Utilities Can Protect America's Wildlife
Power companies, sewage treatment plants, and water providers can protect large amounts of wildlife habitat in cooperation with state governments, says a recent study by the nonpartisan Environmental Law Institute (ELI).
Every U.S. state and territory recently completed a "state wildlife action plan (SWAP)" identifying conservation needs for its species of concern, including threatened and endangered wildlife and other more common wildlife species. Many of the actions in the plans can be implemented by public and private electricity, water, and sewer utilities.
ELI announces the release of "State Wildlife Action Plans and Utilities: New Conservation Opportunities for America's Wildlife," a report by ELI staffers Austin Kane and Jim McElfish that identifies specific opportunities for SWAPs to inform utilities' operations and management activities. "The plans include a wealth of information on habitats and species and outline conservation actions that will help utilities better protect wildlife," says Kane. Specifically, utilities will be able to take advantage of the best available wildlife information in every state and territory to design better management practices, develop effective conservation programs, minimize adverse impacts, and enhance wildlife habitat. Hear broadcast of the announcement here, via:: The Environment Report. Details are presented below.
This report examines utilities in three states that represent a diverse range of utility types and regulatory frameworks — New Jersey, Michigan, and Washington. It identifies a wide range of opportunities for utilities and state agencies to use wildlife action plans to inform policy, planning, and management decisions. Utilities and regulators can:
• Use species and habitat information in SWAPs to guide decisions about siting new facilities or expanding operations at existing facilities;
• Develop standard practices for utility operations, maintenance activities, and land and water management, using information on species, habitat, and conservation actions; and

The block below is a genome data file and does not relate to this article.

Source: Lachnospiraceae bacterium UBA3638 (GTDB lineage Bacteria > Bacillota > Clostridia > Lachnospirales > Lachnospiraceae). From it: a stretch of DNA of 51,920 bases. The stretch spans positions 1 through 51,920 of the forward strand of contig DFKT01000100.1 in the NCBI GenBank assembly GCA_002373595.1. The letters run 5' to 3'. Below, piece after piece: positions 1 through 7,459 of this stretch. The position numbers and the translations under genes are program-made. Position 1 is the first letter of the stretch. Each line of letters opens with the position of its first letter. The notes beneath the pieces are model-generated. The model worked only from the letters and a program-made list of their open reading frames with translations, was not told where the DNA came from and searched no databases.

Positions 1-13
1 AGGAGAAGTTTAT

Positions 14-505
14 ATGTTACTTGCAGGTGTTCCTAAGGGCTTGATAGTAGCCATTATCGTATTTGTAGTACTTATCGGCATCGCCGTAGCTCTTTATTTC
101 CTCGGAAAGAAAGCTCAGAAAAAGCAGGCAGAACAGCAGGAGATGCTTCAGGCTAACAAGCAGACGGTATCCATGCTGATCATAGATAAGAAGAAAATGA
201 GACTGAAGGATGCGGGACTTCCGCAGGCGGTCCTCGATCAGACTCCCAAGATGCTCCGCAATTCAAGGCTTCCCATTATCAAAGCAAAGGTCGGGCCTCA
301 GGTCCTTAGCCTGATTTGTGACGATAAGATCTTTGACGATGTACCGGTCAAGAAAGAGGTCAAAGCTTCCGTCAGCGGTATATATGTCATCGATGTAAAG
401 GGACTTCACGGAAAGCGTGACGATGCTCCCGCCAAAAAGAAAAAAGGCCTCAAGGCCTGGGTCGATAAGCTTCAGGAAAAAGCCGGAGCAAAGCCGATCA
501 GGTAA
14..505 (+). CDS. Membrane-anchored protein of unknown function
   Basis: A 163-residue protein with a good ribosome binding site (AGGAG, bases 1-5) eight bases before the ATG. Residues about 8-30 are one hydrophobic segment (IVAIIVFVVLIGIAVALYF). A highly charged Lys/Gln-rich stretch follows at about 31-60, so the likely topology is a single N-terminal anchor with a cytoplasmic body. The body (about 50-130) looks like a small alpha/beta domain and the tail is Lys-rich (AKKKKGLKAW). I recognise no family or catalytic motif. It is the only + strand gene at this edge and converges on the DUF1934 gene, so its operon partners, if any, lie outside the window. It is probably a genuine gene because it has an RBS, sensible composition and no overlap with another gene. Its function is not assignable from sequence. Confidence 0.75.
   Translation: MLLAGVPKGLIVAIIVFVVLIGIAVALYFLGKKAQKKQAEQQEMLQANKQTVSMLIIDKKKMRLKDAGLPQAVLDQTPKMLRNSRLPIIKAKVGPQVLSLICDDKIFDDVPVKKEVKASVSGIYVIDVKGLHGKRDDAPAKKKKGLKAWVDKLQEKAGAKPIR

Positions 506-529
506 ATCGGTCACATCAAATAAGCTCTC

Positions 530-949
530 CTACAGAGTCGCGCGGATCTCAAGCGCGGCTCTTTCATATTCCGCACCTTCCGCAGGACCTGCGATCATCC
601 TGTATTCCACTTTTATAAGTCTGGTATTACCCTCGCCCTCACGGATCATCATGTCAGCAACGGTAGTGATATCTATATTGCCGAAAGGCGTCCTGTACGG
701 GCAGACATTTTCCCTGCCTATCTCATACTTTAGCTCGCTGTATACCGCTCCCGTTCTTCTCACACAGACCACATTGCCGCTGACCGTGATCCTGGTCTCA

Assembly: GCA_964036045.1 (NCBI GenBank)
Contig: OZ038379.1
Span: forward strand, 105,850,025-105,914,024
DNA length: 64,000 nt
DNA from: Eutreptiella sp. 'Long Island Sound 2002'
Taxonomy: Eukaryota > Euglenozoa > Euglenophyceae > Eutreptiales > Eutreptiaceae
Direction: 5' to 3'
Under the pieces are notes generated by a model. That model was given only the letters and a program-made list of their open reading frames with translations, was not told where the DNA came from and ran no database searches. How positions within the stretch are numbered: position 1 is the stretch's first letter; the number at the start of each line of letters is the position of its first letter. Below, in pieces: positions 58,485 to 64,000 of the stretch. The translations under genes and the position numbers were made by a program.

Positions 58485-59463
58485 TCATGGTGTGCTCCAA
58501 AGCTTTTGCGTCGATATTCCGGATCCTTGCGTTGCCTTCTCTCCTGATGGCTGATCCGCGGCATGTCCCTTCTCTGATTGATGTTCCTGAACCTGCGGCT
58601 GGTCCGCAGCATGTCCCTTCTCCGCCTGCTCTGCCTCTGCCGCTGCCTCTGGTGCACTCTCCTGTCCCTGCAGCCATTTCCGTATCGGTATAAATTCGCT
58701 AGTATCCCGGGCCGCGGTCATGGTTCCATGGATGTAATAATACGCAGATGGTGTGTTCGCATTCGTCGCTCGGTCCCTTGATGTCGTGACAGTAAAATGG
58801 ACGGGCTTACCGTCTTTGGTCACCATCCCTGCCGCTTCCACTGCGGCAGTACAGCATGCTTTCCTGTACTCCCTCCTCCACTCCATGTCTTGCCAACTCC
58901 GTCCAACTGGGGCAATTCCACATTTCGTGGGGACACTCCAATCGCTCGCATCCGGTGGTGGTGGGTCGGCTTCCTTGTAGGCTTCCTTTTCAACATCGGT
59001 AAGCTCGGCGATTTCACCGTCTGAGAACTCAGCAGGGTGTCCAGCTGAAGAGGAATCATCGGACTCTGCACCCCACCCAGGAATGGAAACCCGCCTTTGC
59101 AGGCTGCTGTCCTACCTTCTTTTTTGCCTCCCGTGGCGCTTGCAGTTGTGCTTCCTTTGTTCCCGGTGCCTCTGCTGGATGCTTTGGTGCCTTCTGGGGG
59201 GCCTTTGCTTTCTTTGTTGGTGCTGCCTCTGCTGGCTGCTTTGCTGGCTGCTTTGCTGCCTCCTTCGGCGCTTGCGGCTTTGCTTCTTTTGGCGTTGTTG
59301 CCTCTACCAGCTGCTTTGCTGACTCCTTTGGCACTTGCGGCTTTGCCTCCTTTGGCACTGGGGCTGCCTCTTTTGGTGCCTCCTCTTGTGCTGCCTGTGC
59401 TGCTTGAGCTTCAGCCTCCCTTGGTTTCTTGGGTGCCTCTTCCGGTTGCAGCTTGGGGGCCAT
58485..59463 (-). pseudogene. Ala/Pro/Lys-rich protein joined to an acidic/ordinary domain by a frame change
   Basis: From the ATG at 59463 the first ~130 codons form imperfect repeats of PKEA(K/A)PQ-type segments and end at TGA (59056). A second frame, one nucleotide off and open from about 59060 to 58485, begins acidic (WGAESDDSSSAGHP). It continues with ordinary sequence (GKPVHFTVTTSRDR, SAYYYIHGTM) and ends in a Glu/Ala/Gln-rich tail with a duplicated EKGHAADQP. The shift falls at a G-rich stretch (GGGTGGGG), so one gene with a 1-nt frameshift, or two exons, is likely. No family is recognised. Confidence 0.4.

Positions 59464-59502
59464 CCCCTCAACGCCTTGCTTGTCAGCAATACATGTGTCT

• Incorporate SWAP information into existing utility conservation and stewardship programs to improve or expand these programs.
State and local regulatory agencies also can build on the wildlife action plans when regulating utilities. The study suggests that these regulators:
• Consult SWAPs when setting mitigation, permitting, siting, or other requirements for utilities;
• Post SWAPs on websites so that the plans are accessible to utilities, including relevant provisions that may affect planning, construction, or operations and maintenance; and
• Use SWAPs in revising or developing local land use plans, ordinances, and management policies.
This report also highlights the wide variety of activities that utilities are implementing to conserve wildlife on their lands and waters. For example, in Michigan, DTE Energy has 11 power plants that are wildlife certified by the Wildlife Habitat Council. Clark Public Utility District in the State of Washington funds a voluntary watershed restoration program, and New Jersey's Morris County Utility Authority purchases open space to protect its water sources. These and other utilities implementing similar activities are taking important steps to protect wildlife, and the wildlife action plans provide an additional opportunity for them to further their conservation efforts.
The report may be read and downloaded from the ELI homepage, here.
Image credit::USA,Redmond Washington, Future Vision for Redmond: Utilities; Puget Sound Energy trail under power lines
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